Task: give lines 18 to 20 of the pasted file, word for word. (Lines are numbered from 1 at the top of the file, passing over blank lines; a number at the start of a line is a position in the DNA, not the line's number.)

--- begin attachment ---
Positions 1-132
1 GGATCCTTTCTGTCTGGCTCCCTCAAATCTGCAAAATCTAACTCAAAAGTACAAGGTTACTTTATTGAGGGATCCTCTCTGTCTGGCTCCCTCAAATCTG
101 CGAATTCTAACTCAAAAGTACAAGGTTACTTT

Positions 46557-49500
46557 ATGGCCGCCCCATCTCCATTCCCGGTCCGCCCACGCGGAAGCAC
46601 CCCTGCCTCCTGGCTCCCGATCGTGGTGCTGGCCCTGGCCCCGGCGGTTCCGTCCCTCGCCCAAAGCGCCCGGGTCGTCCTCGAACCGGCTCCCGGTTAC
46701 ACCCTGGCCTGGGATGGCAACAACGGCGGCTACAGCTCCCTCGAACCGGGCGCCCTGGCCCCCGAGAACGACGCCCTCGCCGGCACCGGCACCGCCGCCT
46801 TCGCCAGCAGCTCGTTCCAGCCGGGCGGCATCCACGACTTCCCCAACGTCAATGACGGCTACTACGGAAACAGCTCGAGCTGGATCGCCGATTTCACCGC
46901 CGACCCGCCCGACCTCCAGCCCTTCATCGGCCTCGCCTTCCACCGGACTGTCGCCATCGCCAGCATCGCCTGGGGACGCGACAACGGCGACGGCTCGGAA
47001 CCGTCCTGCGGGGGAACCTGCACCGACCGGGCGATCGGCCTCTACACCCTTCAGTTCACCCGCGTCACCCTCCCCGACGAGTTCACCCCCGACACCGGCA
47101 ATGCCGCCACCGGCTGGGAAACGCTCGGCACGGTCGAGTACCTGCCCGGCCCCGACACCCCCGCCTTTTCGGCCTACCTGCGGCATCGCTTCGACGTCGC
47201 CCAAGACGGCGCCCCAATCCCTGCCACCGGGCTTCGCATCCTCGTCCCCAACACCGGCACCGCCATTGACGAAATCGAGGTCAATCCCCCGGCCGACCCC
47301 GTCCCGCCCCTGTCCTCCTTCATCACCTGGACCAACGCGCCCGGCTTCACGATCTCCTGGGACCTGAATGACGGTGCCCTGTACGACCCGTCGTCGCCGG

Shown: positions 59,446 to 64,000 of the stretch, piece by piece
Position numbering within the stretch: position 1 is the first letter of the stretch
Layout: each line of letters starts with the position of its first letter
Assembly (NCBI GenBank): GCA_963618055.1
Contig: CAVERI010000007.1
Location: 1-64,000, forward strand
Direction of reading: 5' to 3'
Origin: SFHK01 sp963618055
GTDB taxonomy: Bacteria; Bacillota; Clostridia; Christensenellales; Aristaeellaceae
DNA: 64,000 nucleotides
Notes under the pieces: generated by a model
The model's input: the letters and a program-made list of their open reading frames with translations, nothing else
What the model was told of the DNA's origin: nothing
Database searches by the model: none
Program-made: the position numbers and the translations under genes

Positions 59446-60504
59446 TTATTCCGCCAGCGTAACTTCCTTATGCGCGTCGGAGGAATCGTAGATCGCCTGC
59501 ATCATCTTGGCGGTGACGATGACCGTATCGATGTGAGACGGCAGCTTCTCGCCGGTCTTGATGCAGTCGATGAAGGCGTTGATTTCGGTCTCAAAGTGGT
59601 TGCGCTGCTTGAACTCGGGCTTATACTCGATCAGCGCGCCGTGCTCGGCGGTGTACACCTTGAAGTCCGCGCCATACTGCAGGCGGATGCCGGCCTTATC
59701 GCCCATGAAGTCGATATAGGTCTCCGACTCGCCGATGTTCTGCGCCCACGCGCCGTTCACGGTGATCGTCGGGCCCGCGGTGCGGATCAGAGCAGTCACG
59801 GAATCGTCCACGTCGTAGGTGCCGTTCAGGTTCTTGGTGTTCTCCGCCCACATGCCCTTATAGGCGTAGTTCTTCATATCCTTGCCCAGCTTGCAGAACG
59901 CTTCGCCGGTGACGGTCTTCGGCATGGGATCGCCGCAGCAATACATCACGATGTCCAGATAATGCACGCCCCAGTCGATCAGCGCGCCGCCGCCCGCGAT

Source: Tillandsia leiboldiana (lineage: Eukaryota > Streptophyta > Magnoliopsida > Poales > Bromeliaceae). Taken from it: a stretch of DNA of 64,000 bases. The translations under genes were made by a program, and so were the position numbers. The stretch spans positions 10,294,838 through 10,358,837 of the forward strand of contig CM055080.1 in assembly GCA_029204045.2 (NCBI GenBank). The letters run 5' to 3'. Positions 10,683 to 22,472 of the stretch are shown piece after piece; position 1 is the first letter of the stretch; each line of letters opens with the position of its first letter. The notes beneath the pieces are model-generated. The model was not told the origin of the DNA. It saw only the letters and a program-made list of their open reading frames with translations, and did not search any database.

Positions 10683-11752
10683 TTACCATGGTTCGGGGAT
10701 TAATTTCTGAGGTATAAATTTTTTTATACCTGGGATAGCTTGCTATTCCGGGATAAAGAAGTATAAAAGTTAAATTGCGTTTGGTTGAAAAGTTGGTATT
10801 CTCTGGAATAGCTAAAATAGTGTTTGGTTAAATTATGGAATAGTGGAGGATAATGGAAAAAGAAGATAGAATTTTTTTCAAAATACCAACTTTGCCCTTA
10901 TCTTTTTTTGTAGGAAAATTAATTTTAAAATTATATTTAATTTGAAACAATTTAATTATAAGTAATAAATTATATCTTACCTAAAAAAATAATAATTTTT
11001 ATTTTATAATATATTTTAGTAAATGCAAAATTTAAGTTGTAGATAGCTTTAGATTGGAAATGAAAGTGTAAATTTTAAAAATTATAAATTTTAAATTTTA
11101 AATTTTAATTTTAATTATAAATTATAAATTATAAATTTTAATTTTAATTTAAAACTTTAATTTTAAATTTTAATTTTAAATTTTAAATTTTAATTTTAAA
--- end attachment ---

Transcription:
Contig: CAVERI010000007.1
Location: 1-64,000, forward strand
Direction of reading: 5' to 3'